Practice Question: What, according to Irawati Karve, are the Major difference between North Indian and South Indian Kinship system? (10 Marks) (UPSC Socio 2019)
Approach: Introduction, Mention Karve’s study on Kinship, Briefly list the findings, bring the major differences between North and South Indian Kinship system; Conclusion
Kinship is the most universal and basic of all human relationships and is based on ties of blood, marriage, or adoption.
There are two basic kinds of kinship ties:
- Those based on blood that trace descent
- Those based on marriage, adoption, or other connections
‘Kinship encompasses the norms, roles, institutions and cognitive processes referring to all the social relationships that people are born into, or create later in life, and that are expressed through, but not limited to a biological idiom.’ – Laurent Dousset
‘Kinship is the recognition of relationships between persons based on descent or marriage. If the relationship between one person and another is considered by them to involve descent, the two are consanguine (“blood”) relatives. If the relationship has been established through marriage, it is affinal.’ – L. Stone
KARVE’S STUDY OF KINSHIP ORGANISATION
Iravati Karve (1953) undertakes a comparative analysis of four cultural zones with a view to trace out something like a regional pattern of social behaviour. A region may show various local patterns. There are variations between castes because of hierarchy and caste-based isolation and separation. Karve analyses the process of acculturation and accommodation in the context of kinship.
Karve’s comparative study takes the following points into consideration:
1. Lists of kinship terms in Indian languages.
2. Their linguistic contexts and corresponding behaviour and attitudes.
3. Rules of descent and inheritance.
4. Patterns of marriage and family.
5. Difference between the Sanskritic north and the Dravidian south.
Despite variations based on these factors, there are two common points:
(1) Marriage is always within a caste or tribe, and
(2) Marriage between parents and children and between siblings is forbidden.
KINSHIP IN NORTHERN INDIA
The northern zone consists the areas of the Sindhi, Punjabi, Hindi (and Pahari), Bihari, Bengali, Asami and Nepali. In these areas, caste endogamy, clan exogamy and incest taboos regarding sexual relations between primary kins are strictly observed. The rule of sasan is key to all marriage alliances, that is, a person must not marry in his patri-family and must avoid marriage with sapindra kin. Four-gotra (sasan) rule, that is, avoidance of the gotras of father, mother, grandmother and maternal grandmother is generally practised among Brahmanas and other upper castes in north India.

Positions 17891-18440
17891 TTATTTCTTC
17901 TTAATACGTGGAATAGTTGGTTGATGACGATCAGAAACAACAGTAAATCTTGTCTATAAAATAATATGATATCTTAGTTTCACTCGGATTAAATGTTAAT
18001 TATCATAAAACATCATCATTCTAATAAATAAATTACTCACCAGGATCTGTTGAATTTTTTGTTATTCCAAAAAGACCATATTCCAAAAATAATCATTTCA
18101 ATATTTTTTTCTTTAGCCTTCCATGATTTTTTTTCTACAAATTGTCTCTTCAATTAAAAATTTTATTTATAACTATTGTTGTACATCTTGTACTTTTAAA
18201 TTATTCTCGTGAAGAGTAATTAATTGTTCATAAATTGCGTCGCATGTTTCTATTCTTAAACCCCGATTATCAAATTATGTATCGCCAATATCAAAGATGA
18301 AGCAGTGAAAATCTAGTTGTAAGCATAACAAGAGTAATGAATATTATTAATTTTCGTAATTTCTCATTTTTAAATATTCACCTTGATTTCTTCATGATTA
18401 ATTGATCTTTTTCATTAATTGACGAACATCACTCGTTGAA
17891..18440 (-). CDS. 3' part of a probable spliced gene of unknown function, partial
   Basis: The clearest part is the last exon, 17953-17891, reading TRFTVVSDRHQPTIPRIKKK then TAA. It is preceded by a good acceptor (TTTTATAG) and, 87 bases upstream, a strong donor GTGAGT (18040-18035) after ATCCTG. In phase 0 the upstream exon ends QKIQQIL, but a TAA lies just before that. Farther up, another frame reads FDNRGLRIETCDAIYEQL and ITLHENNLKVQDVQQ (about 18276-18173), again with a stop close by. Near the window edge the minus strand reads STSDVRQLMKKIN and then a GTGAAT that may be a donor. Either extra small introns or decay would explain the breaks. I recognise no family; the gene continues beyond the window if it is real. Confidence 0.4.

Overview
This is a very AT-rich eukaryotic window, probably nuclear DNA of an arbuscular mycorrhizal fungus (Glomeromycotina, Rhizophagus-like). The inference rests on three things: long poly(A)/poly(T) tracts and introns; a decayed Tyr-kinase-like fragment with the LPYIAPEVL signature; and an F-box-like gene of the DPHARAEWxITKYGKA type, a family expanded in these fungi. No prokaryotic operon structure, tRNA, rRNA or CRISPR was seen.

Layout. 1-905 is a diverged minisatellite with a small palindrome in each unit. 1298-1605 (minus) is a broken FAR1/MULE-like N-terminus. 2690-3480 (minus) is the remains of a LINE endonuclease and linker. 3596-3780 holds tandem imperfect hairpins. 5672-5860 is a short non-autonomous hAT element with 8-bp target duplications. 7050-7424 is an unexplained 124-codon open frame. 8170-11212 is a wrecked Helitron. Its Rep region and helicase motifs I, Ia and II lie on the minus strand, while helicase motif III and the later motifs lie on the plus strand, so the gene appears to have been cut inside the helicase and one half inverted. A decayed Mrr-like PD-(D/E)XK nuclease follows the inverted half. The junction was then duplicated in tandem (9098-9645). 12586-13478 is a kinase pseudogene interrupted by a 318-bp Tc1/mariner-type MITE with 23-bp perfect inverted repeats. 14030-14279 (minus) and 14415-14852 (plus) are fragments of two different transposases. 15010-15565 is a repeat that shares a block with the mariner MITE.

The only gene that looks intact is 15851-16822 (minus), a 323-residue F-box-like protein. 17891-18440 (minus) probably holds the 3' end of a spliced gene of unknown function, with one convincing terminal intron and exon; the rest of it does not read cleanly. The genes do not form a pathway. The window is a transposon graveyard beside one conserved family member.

KINSHIP IN CENTRAL INDIA
The central zone comprises the linguistic regions of Rajasthan, Madhya Pradesh (now Chhattisgarh also), Gujarat and Kathiawad, Maharashtra and Orissa with their respective languages, namely, Rajasthani, Hindi, Gujarati and Kathiawadi, Marathi and Oriya.
In regard to the central zone the following points may be noted:
1. Cross-cousin marriages are prevalent which are not witnessed in the north zone. Cross-cousins are children of siblings of opposite sex, parallel cousins are children of the siblings of the same sex.
2. Many castes are divided into exogamous clans like the north zone.
3. In some castes exogamous clans are arranged in a hypergamous hierarchy.
KINSHIP IN SOUTH INDIA
There are five regions in the southern zone consisting of Karnataka, Andhra Pradesh, Tamil Nadu, Kerala and the regions of mixed languages and people. The southern zone presents a very complicated pattern of kinship system and family organisation. Here, patrilineal and patrilocal systems dominate. However, some sections have matrilineal and matrilocal systems, and they possess features of both types of kinship organisation. The Nayars, the Tiyans, some Moplas in Malabar region and the Bants in Kanara district have matrihneal and matrilocal family, and it is called tharawad.
Preferential marriages with elder sister’s daughter, father’s sister’s daughter, and with mother’s brother’s daughter are particularly prevalent in the southern zone. The main thrust of such a system of preferential marriages lies in maintaining unity and solidarity of the ‘clan’ and upholding of the principle of return (exchange) of daughters in the same generation.
KINSHIP IN EASTERN INDIA
The eastern zone is not compact and geographically it is not contiguous like other zones. Besides northern languages, Mundari and Monkhmer languages are also spoken. The main communities are Korku, Annamese, Saka, Semang and Khasi. The other languages are Mon, Khmer and Chain. The area consists of a number of Austro-Asiatic tribes.
All the people speaking Mundari languages have patrilineal and patrilocal families. The Ho and Santhal have the practice of cross-cousin marriage. The Ho and Munda have separate dormitories for bachelors and maidens and they indulge in pre-marital sexual relationships.
The Khasi of Assam speaks Monkhmer language, and they are a matrilineal people like Nayars, but are quite different from them. The Nayars have a matrilineal joint family and husbands are only occasional visitors. The Khasis have joint family with common worship and common graveyard, but the husband and wife live together in a small house of their own. After death the property goes to mother or youngest daughter.
Kinship continues to be a basic principle of social organisation and mobilisation on the one hand and division and dissension on the other. It is a complex phenomenon, and its role can be sensed even in modern organisations. Migration, mobility and education have weakened the kinship systems and rules of clan organisation because members of a caste/sub-caste or of a clan do not live at the same place. Matriliny in Kerala has almost withered away. In north-east also it has become weak.